As the days went by, I felt as though my clothes started to look worn and seeing I got caught in the rain a few times too many, the contents of my backpack, which mainly consisted of clothes and some heavy manuscripts of a philosophical language I had been working on, started to smell like a wet dog. I had also lost some of my stuff, like my spare pair of shoes, when the bush I had hidden them under (in order to ease the load I was carrying around with me) ended up getting trimmed and tidied. I began to realise that maintaining my dignity would become harder and harder as the little I had began to fall apart. Not long after I had arrived in Canada, I dreamt that I looked in the mirror and instead of seeing myself in the reflection, I saw the worn-out face of a tramp grinning cynically at me. With all the good will in the world, I began to realise that I could not escape him. Destitution takes its toll.

Ten reasons to fight on


Before I had embarked on my exile, I had written to my ex explaining what I would be doing and I had said that I would be contacting her in three months’ time in case she would need me to sign any papers for the eventual sale of the house. After that I turned my mobile phone off and remained completely incommunicado. When the three months were up, I turned my phone on again. The house had not been sold and my ex berated me for the tough times they had gone through. I think I just hung up on her. Going through my messages, though, provided a ray of hope. One of the employment agencies I used to use when I worked freelance had recently sent me information on a social work job they thought would interest me. The job paid well and included accommodation. I applied and called my old friend to help me make myself presentable for the interview. He picked me up near Hyde Park and though I did not end up getting that job I was soon offered another and gradually got back on my feet.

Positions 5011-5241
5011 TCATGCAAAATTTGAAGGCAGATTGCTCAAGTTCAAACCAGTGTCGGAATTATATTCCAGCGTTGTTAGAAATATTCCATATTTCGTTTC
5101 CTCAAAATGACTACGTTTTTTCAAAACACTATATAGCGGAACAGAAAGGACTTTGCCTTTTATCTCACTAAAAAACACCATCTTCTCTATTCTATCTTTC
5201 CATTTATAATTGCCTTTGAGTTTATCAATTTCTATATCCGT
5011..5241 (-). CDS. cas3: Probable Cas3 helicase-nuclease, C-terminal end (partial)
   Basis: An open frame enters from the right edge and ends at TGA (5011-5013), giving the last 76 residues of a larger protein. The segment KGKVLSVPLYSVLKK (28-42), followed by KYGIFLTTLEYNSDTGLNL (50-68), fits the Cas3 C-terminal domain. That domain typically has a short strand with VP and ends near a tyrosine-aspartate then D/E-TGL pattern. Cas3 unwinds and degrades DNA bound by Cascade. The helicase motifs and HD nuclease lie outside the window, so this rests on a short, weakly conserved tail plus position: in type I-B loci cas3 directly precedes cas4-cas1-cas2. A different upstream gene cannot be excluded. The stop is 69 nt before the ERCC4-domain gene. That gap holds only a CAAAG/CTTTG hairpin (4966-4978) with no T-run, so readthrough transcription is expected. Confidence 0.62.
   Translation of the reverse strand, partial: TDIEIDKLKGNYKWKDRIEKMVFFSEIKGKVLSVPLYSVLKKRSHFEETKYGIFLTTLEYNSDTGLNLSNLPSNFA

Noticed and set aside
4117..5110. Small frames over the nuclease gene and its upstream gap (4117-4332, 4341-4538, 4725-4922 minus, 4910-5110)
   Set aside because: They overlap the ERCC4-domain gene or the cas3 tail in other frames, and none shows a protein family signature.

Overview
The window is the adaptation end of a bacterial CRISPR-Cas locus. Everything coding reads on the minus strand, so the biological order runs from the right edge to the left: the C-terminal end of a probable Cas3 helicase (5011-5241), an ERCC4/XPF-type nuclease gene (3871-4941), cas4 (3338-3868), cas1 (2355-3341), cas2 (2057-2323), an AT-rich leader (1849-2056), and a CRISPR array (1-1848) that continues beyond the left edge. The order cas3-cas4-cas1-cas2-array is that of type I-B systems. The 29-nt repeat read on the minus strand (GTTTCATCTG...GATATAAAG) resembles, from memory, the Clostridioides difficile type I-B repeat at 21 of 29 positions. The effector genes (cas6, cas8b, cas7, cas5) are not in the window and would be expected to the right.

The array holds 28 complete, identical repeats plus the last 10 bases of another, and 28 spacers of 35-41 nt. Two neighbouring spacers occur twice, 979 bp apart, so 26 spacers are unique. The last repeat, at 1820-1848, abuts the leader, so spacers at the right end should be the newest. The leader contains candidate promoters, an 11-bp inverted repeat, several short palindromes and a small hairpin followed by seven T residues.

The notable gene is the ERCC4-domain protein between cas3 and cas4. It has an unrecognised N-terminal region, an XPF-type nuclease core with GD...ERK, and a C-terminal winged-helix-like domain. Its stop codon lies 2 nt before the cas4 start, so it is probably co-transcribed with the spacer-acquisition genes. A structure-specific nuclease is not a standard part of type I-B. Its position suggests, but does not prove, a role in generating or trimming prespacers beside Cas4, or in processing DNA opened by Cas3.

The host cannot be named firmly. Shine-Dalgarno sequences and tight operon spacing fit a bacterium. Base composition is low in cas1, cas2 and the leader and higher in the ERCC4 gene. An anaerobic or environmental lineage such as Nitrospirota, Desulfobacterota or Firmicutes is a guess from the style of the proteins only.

I never saw Kevin again, though I did look for him a couple of times. The synchronicity was gone, it would have been impossible to find him. I was like Enkidu after having been touched by “civilisation”. Part of my magic was lost forever. Part, but not all; and the scars: they too remain. I still regularly dream I am lost in worlds that I cannot even recognise; that I have to move on, without there being anywhere for me to go. In some ways the experience was liberating, as are the dreams. 

One thing is certain: society did not help me. Quite the contrary, it made my very existence an illegal act. This is not what society is meant to be, though many of us are happy to leave things as they are. I am not one of those and I will do everything in my power to bring some positive change to this propensity to look the other way while disaster touches those within our reach. I look forward to the day when UN-aligned will be powerful enough to bring some meaningful change to this dull world that is caught in a rut.

• In the UK and Ireland, Samaritans can be contacted on 116 123 or email [email protected] or [email protected] In the US, the National Suicide Prevention Lifeline is 1-800-273-8255. In Australia, the crisis support service Lifeline is 13 11 14. Other international helplines can be found at www.befrienders.org